Freddie Gray’s family has reached a tentative agreement for a $6.4 million settlement with the city of Baltimore, Maryland. Gray died in April, 12 days after his arrest by police of an injury sustained while in a police van, unbelted and handcuffed.
Gray has become a prominent face for the country’s recent debates about the rates of black men and women killed by police or while in police custody. His death incited massive and instrumental riots in the city of Baltimore, resulting in increased police activity and a citywide curfew, implemented by city mayor Stephanie Rawlings-Blake.
The deal must still be approved by the city’s Board of Estimates, which is expected to meet Wednesday. “The proposed settlement agreement going before the Board of Estimates should not be interpreted as a judgment on the guilt or innocence of the officers facing trial,” Mayor Stephanie Rawlings-Blake said. “This settlement is being proposed solely because it is in the best interest of the city, and avoids costly and protracted litigation that would only make it more difficult for our city to heal and potentially cost taxpayers many millions more in damages.”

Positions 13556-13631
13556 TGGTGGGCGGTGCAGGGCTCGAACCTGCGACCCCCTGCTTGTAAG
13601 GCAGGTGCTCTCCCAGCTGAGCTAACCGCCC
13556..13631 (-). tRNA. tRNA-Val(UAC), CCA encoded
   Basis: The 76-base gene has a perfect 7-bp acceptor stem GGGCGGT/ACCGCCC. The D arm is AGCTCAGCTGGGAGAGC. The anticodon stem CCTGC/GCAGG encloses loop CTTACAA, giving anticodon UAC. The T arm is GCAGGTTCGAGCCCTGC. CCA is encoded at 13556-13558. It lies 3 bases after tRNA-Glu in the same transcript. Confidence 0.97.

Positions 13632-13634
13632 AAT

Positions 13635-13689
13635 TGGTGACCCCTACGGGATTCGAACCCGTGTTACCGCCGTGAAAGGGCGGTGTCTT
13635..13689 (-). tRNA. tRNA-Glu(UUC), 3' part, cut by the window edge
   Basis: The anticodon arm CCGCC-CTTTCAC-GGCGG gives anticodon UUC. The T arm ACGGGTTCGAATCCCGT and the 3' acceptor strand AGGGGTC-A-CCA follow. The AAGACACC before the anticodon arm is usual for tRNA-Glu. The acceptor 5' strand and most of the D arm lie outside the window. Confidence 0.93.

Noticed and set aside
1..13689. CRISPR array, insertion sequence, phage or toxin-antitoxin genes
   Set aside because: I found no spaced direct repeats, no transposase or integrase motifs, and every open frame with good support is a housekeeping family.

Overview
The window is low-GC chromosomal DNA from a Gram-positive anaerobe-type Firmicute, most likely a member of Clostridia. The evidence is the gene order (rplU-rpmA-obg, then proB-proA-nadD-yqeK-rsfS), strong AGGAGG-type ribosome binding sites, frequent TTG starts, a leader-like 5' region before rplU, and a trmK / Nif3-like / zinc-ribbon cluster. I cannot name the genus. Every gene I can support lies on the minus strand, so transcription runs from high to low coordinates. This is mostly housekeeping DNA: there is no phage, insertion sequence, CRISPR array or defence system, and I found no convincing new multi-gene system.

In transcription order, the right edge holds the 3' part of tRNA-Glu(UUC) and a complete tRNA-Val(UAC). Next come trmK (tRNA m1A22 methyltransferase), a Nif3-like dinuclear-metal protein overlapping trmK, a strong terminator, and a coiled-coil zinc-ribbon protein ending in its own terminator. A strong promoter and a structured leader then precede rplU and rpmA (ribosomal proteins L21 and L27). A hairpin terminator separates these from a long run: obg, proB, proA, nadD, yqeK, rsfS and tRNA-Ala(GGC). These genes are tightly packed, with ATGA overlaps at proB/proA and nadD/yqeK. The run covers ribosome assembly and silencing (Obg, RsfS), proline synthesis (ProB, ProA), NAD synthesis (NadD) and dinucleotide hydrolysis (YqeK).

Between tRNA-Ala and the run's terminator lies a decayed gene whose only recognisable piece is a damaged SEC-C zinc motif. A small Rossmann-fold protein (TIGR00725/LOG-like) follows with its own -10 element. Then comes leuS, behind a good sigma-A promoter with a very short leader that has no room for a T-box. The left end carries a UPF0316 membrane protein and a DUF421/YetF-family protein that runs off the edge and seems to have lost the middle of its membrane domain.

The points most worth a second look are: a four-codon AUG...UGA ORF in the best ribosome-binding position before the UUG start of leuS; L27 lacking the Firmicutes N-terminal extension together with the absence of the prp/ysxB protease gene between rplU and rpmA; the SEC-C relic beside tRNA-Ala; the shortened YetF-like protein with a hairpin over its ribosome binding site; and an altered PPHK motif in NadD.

Gray’s case certainly isn’t the first of its kind and, unfortunately, unlikely to be the last. New York City settled with the family of Eric Garner in July, after Garner, also an unarmed black man, died after being in a white police officer’s chokehold. According to The Washington Post, at least 24 unarmed black men have been killed by police this year, as of August 8th—one every nine days. The article suggests that the murder of Michael Brown in Ferguson, Missouri highlighted the disturbing trend and has changed policing as a result.
The deal between Baltimore and Freddie Gray’s family is one of the largest in unlawful death cases caused by police; it also comes only a few days before a judge decides whether to move a trial against the officers in the case.